Do your part to celebrate Earth Day at the U of A
Climate change may seem like an insurmountable challenge, but you can take action in your daily routine to have a positive impact.
“But I’m just one person,” said 7.9 billion people. Incorporating just one little habit into your daily routine can make a difference. Check out these suggestions from the Office of Sustainability to see what you can do to make your daily life more environmentally friendly.
Live simply: The more you know, the less you need. Every product has an environmental footprint. The best way to reduce these negative externalities is to stop the waste before it starts by prioritizing relationships and experiences over material possessions.
Reduce: Avoid unnecessary waste. It’s easy and enjoyable to carry a reusable water bottle, use digital documents, and refuse excessive packaging. None of these efforts need be awkward, but can make a real difference.
Pick up the rubbish: Unfortunately, the campus has waste disposal bins on a daily basis. Help out by picking up some trash on your campus walk. It doesn’t take a lot of extra time or effort. If we all do a little, the campus could be pristine.
Think beyond the car: Choosing to go car-free will allow you to keep money in your pocket, reduce traffic and parking headaches, and stay healthier without a gym membership. The Office for Sustainability has a commuter menu program that will present your options.
Help others: Volunteering fosters empathy and understanding. There are countless great organizations on campus that are looking for helpful volunteers to help with social and environmental challenges. Help out at uark.givepulse.com.
Be frugal: Thrift stores are a great way to save money and drastically reduce the environmental footprint of the textile industry (the second biggest polluter in the world). Purchases and donations to thrift stores can give consumer goods a second or third life.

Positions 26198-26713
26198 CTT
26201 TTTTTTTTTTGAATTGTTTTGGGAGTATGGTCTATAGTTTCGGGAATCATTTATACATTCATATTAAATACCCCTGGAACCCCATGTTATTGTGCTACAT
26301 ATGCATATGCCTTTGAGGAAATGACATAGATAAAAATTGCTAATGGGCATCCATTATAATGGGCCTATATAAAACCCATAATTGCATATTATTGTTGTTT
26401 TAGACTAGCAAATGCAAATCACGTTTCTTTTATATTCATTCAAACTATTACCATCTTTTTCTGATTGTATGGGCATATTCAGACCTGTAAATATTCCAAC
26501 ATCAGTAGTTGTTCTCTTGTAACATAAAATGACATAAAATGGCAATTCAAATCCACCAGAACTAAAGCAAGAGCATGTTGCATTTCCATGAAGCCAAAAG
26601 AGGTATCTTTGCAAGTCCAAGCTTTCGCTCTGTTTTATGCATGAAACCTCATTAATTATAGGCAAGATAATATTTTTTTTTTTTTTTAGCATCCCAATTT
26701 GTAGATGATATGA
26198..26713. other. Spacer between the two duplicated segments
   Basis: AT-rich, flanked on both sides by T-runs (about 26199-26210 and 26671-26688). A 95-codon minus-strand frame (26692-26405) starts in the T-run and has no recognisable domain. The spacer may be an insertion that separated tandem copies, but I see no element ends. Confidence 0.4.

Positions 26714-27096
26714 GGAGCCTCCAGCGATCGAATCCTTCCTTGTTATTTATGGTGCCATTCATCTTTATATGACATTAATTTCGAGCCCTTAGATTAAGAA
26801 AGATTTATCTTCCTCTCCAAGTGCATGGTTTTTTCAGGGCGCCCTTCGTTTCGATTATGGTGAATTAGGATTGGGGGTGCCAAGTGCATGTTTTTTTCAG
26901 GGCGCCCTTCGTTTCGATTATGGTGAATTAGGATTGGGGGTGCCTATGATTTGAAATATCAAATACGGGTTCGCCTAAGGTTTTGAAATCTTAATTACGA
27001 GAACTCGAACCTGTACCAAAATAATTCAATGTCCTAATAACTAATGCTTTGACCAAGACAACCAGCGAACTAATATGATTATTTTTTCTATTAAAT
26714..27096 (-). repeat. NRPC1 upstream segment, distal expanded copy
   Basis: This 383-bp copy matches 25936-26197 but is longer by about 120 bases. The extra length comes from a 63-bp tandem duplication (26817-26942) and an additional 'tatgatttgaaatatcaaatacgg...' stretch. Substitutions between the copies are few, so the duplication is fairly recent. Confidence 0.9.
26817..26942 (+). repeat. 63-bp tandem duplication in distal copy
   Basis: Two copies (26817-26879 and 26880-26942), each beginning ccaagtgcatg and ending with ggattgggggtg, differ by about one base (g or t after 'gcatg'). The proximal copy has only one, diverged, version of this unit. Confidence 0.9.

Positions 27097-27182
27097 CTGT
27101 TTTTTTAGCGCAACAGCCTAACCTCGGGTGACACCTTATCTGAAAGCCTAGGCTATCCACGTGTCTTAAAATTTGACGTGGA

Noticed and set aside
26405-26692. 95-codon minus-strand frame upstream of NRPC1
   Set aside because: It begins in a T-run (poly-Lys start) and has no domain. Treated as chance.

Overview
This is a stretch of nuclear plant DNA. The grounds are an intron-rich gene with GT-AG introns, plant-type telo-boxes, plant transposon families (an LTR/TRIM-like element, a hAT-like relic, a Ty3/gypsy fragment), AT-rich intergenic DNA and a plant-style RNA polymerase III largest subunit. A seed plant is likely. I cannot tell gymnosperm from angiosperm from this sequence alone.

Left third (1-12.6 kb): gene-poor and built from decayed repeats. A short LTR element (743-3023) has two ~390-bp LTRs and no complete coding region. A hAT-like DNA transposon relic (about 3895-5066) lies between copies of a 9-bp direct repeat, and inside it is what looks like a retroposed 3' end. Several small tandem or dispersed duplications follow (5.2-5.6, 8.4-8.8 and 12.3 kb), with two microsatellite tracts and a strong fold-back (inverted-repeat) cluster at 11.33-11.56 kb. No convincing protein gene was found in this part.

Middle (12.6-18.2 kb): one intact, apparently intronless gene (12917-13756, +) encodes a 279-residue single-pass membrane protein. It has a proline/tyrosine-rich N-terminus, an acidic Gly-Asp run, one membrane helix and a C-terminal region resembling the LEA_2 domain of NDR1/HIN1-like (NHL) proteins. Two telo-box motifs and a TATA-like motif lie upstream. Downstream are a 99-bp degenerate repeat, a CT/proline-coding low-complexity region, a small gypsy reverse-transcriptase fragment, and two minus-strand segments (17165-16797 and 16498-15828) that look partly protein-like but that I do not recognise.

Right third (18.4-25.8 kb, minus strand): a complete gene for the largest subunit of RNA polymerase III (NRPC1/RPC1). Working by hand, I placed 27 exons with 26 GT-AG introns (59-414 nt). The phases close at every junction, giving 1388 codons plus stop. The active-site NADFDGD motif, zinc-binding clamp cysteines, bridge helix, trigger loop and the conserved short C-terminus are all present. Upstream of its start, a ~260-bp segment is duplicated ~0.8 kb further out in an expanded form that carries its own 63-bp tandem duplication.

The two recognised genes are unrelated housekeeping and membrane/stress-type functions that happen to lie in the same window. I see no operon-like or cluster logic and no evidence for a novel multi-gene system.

Vote with your dollar: Every purchase you make is an opportunity to vote for the world you want to live in. Voting in November is just as important, but your dollars spent daily are a chance to support local businesses, considerate people, and responsible technology.
Check your thermostat: On campus, heating and cooling our spaces consumes the most energy of any category. It shouldn’t be uncomfortable. Lowering the intensity on nights, weekends and holidays has a measurable impact on both campus consumption and your home electricity bill.
Eating lower on the food chain: Plant-based diets tend to have a lower environmental footprint and may be healthier. You don’t have to be completely vegetarian or vegan to get these benefits. Just consider skipping meat once in a while or using it more as a side dish rather than the main event. Chartwells has this great restaurant guide to help you.
Clean your plate: Food waste is a serious problem in several respects. In dining rooms, start with small portions and scale back for seconds or thirds if desired. Be respectful. Considerable effort has gone into producing these foods and bringing them to your plate.
If you would like to learn more about what the U of A campus is doing on environmental sustainability, please see the most recent U of A Sustainability Report.
About the Office for Sustainability: The mission of the Office for Sustainability at the University of Arkansas is to motivate, facilitateand to coordinate responsible practices through partnerships with students, faculty, and staff in all campus departments. The Office for Sustainability uses the campus as a living laboratory overseeing the implementation of the University of Arkansas’ environmental goals. These programs are part of the U of A’s Resilience Center, hosted by the Fay Jones School of Architecture and Design, and supported by UA Facilities Management.